We are pleased to recruit someone of Dr. Kyrkanides' caliber, who is an outstanding clinician, researcher and administrator. His experience in innovative care delivery, cutting-edge research and intellectual property generation as well as quality education delivery makes him the ideal person to help the College of Dentistry continue to excel.


Mitzi Vernon assumed the position of dean of the UK College of Design in September.

Vernon was previously a professor of industrial design at Virginia Tech.  Vernon has works of architecture, furniture, interiors and product design in Phoenix, Los Angeles and Chicago..

We are thrilled that Mitzi Vernon is joining the University of Kentucky in this critical leadership position. Professor Vernon has a unique background and diverse set of scholarly interests that make her an outstanding fit for a college that blends different disciplines and is renowned for its quality and service across the Commonwealth.

Public Health

Donna Arnett, former associate dean at the University of Alabama-Birmingham (UAB) School of Public Health and former president of the American Heart Association, will become the next dean of the UK College of Public Health.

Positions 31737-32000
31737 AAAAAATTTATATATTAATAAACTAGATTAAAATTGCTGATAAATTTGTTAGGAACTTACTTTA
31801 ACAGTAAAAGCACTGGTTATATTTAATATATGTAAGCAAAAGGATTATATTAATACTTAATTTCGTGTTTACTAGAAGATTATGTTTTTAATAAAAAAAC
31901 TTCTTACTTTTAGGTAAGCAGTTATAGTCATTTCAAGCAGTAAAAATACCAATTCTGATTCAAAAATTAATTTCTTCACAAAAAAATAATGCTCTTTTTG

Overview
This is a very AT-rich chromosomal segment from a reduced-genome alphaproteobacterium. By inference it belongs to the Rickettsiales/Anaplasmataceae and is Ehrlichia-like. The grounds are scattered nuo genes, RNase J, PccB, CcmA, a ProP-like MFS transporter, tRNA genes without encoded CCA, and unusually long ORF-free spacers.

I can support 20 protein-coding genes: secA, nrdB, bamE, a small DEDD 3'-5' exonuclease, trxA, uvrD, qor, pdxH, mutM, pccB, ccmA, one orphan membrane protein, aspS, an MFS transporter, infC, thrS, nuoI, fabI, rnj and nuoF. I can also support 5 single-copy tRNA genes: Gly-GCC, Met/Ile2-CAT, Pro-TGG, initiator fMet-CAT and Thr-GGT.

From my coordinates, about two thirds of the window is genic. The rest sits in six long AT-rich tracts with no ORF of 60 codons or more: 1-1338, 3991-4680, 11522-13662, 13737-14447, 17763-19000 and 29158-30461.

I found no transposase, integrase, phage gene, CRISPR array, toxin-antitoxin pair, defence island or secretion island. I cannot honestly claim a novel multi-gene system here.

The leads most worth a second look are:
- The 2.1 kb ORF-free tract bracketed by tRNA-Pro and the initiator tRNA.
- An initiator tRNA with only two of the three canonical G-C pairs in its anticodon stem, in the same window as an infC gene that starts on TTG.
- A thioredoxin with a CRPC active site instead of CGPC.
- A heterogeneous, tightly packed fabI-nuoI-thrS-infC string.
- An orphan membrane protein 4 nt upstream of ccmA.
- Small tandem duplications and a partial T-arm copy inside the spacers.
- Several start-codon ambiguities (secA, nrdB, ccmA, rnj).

Fostering a spirit of research collaboration across schools and disciplines, Arnett has served as the chair of the UAB School of Public Health’s epidemiology department since 2004. Since her arrival, the epidemiology department has escalated to one of the top-10 research programs in the nation. Faculty members within her department serve as interdepartmental leaders and engage with faculty members in the School of Public Health.

A native of Kentucky, Arnett sees her new role as an opportunity to address health disparities relevant to the region, including cancer and drug abuse. She aims to strengthen the college’s relationships with state and regional health agencies and expand the college’s portfolio of National Institutes of Health-funded research. She will also partner with the faculty, staff, and students to develop a strategic plan for the college through 2020. Arnett believes the future of population health depends on successful interdisciplinary partnerships, and hopes to facilitate such networks to grow research opportunities and educational capacity at UK.

Thank you.

I’d like to thank each member of the UK family for continuing to nurture this environment of academic excellence. Together, we will continue to build upon our momentum.

Tim Tracy